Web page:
Posts Tagged ‘Dalai Lama

17
Apr
11

Tashi Lhunpo Monastery in Shigatse, Tibet: The Panchen Lama’s seat

Tashi Lhunpo Monastery is seat to the Panchen Lama, the second most imporant leader of Tibet. It is one of the Six Big Monasteries of The Gelugpa (or Yellow Hat Sect) in Tibet.

Also called the Heap of Glory, the monastery is located at the foot of Drolmari (Tara’s Mountain) in Shigatse. Founded by the First Dailai Lama in 1447, the monastery’s structure was expanded by the Fourth and successive Panchen Lamas. Tashi Lhunpo Monastery covers an area of nearly 300.000 square meters (3.229.779 sq. ft.). The main structures found in the Tashi Lhunpo Monastery are The Maitreya Chapel, The Panchen Lama’s Palace and The Kelsang Temple.

Standing on the entrance of the Tashi Lhunpo monastery, visitors can see the grand buildings with golden roofs and white walls. The remarkable Thangka Wall which is nine floors high was built in 1468. The wall displays the images of Buddha on the 14th, 15th and 16th of May every year following the Tibetan Lunar Calendar. The images are so humongous that one can easily see it from Shigatse City. Visitors can find The Maitreya Chapel by strolling into the monastery on the west side of Tashi Lhunpo. You can tour the upper floors of the chapel using a wooden staircase to appreciate the superb skill of the Tibetans.

The Kelsang Temple is one of the oldest and biggest buildings in Tashi Lhunpo. It is a colossal compound. The Main Chanting Hall is a place for lamas to learn the sutras and listen to the Panchen Lama’s sermon.  Besides the grand palace and gigantic statues, the Tashi Lhunpo Monastery also treasures characteristic wall paintings. Because of the variety of shapes, resplendent colors and exquisite painting, the murals are considered to be another masterpiece of Buddhist art.

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05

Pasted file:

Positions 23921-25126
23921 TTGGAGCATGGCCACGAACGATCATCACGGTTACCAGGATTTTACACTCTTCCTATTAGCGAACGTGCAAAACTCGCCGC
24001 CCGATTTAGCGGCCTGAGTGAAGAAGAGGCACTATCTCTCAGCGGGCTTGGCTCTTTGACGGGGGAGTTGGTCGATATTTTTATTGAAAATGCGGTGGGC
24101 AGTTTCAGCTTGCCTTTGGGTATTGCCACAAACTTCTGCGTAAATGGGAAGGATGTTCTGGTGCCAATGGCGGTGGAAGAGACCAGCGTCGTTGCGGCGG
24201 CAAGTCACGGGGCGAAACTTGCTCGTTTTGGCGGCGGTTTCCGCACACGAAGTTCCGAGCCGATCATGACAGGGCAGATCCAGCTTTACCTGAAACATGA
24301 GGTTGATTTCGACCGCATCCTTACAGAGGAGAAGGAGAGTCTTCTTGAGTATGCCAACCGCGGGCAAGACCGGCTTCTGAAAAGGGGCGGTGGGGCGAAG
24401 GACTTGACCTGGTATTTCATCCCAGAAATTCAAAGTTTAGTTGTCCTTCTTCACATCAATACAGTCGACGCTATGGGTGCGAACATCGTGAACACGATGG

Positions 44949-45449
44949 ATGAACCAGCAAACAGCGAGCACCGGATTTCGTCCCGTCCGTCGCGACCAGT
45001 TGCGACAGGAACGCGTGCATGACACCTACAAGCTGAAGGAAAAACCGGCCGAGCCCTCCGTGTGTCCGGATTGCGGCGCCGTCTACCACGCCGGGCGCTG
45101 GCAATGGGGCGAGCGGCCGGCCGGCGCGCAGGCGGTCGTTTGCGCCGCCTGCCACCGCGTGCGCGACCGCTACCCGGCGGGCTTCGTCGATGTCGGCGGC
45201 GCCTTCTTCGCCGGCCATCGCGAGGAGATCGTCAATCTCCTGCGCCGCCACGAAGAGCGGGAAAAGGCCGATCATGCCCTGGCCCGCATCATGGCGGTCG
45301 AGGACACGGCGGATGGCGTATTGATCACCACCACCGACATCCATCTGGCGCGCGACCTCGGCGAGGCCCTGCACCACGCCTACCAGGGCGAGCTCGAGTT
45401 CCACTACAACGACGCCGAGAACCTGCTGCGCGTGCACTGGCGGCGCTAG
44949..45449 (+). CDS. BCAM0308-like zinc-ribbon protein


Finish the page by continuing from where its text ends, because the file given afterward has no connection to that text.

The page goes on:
Mar
11

March 5th: Tibetan New Year 2011

The Tibetan New year, known as ‘Losar’, is the most important festival in the Tibetan calendar. The ‘Losar’ festival is celebrated by Tibetan people, and is marked by ancient ceremonies that represent the struggle between good and evil, by chanting, and by the passing of torches through the crowds. A certain amount of levity is provided by events such as the ‘dance of the deer’ and the amusing ‘battles between the King and his various ministers’. The ‘Losar’ festival is characterized especially by its music, dance, and a general spirit of merrymaking. The 2011 Tibetan New Year takes place on 5th, March. To honor the Tibetan people, and to declare them my sympathy, I’m publishing some of my  Tibetan images together with this article.

‘Losar’, the Tibetan word for New Year, is composed to two characters: ‘Lo’, which means “year”; and ‘Sar’, which means “new”. The celebration of ‘Losar’ can be traced back to Tibet’s pre-Buddhist period. At that time, Tibetans were followers of the Bon religion, and held a spiritual ceremony every winter. During the Bon celebrations, people would burn large quantities of incense on a certain day of the year, in order to appease local spirits, deities and protectors. When Buddhism arrived in Tibet, the older “heathen” ceremony of Bon was simply incorporated into the Buddhist tradition of Tibet, becoming the Buddhist ‘Losar’ festival. The Buddhist ‘Losar’ festival originated during the reign of Pude Gungyal, the ninth King of Tibet. 

The Tibetan calendar consists of twelve lunar months, and ‘Losar’ begins on the first day of the first lunar month. However, in Tibetan-Buddhist monasteries, the celebrations for ‘Losar’ begin on the twenty-ninth day of the twelfth month. That is the day before ‘Losar’s Eve’. On that day, monasteries do a special kind of ritual in preparation for the ‘Losar’ celebrations. Also on that day, a special kind of noodle called ‘Guthuk’, which is made of nine different ingredients, including dried cheese and various grains, is made. In addition, people place various ingredients such as chilies, salt, wool, rice and coal inside dough balls, which are then handed out,. The ingredients that one finds hidden in one’s dough ball are supposed to be a lighthearted comment on one’s character, in the spirit of a Chinese fortune cookie.